The biggest reason for failures in governance at domestic companies has been; too much interference by dominant promoter shareholders making the board cosmetic or just ceremonial for compliance; Independent directors not acting independently; Excessive focus on short term results; The absence of a strong culture or tone at the top.
Misreporting information to investors, and misappropriation of company funds seems to be a rampant problem. How can India Inc. counter these challenges to protect stakeholders?
The implementation of a strong and effective corporate governance framework is the best way forward. Adoption of best practices in corporate governance, strengthening the effectiveness of the audit committee and transformation of the finance function. There is a need to focus on building a strong culture; people at the top need to walk the talk on building a strong sense of purpose and values within the organization. The board of directors needs to be more effective in the discharge of its fiduciary responsibilities.
Quality of governance is generally perceived to be relatively poor in India. What are companies doing to correct the perception and incorporate safety mechanisms to alert stakeholders to the first signs of trouble?
There is a gap between the perception and the practice of corporate governance in India. Leading corporates have laid down a strong corporate governance framework which is aligned with their company values, vision and principles. The framework is supported by a well-designed governance operating model and corporate governance policies and guidelines. Board evaluation is carried out by independent consultants and board composition is taken seriously. Corporates are also working on the effectiveness of the whistleblower policy.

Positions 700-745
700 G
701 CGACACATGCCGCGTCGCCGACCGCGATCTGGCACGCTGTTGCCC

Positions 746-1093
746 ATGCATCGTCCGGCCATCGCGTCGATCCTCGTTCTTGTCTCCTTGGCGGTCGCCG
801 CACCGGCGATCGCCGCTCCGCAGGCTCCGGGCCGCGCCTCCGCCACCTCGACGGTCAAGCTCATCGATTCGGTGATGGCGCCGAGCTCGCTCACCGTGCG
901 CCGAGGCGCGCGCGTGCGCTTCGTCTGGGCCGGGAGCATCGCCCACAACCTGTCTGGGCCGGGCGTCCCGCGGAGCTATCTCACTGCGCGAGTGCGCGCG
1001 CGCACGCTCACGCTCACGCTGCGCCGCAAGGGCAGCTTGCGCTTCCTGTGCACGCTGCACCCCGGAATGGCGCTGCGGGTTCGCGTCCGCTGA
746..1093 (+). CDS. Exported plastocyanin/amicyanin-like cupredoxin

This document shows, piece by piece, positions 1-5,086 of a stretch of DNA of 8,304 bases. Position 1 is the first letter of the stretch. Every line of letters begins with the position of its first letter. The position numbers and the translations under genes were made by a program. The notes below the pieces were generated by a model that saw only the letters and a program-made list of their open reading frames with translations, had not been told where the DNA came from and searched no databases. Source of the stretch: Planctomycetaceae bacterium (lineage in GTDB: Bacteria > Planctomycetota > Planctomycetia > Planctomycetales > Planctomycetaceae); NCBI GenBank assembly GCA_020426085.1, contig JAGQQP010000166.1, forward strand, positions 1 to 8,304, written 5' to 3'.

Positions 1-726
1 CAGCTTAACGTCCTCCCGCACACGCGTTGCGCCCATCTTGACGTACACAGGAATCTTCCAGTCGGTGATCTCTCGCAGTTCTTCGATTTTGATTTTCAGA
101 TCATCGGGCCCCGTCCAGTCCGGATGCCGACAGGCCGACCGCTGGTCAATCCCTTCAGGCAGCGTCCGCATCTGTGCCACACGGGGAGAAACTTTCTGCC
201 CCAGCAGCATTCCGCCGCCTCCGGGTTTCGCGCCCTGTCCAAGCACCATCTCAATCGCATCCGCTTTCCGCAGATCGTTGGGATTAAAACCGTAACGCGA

Manipulation of stock prices, insider trading is currently fairly difficult to detect and prove? What kind of risk management tools can companies, and regulators use?
While SEBI already has access to call data records, it has decided to send a proposal to the government to seek power to intercept calls and electronic communications. In a few cases, SEBI has also used Facebook to establish a connection between insiders. To assist in identifying the source of leaks, listed companies are now required to have internal controls for identifying inside information and maintain lists of employees and other persons with whom such information is shared. Listed companies are required to intimate the persons receiving UPSI, of their obligations towards preventing the misuse of such information for insider trading, by way of an advance notice. The latest amendments require boards of listed companies to put additional policies in place, including a policy for determining what constitutes legitimate purpose, a whistle-blower policy for reporting leaks of unpublished price sensitive information (UPSI) and an inquiry policy for determining the source of leaks.